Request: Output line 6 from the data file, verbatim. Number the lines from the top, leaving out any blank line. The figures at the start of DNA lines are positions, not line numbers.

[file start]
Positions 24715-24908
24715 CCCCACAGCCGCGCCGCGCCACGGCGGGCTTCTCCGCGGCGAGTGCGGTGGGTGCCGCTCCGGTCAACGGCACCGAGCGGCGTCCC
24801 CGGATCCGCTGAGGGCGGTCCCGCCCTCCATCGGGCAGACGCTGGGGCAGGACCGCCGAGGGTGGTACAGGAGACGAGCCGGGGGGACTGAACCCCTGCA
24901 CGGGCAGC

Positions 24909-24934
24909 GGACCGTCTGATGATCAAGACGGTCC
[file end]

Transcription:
24909 GGACCGTCTGATGATCAAGACGGTCC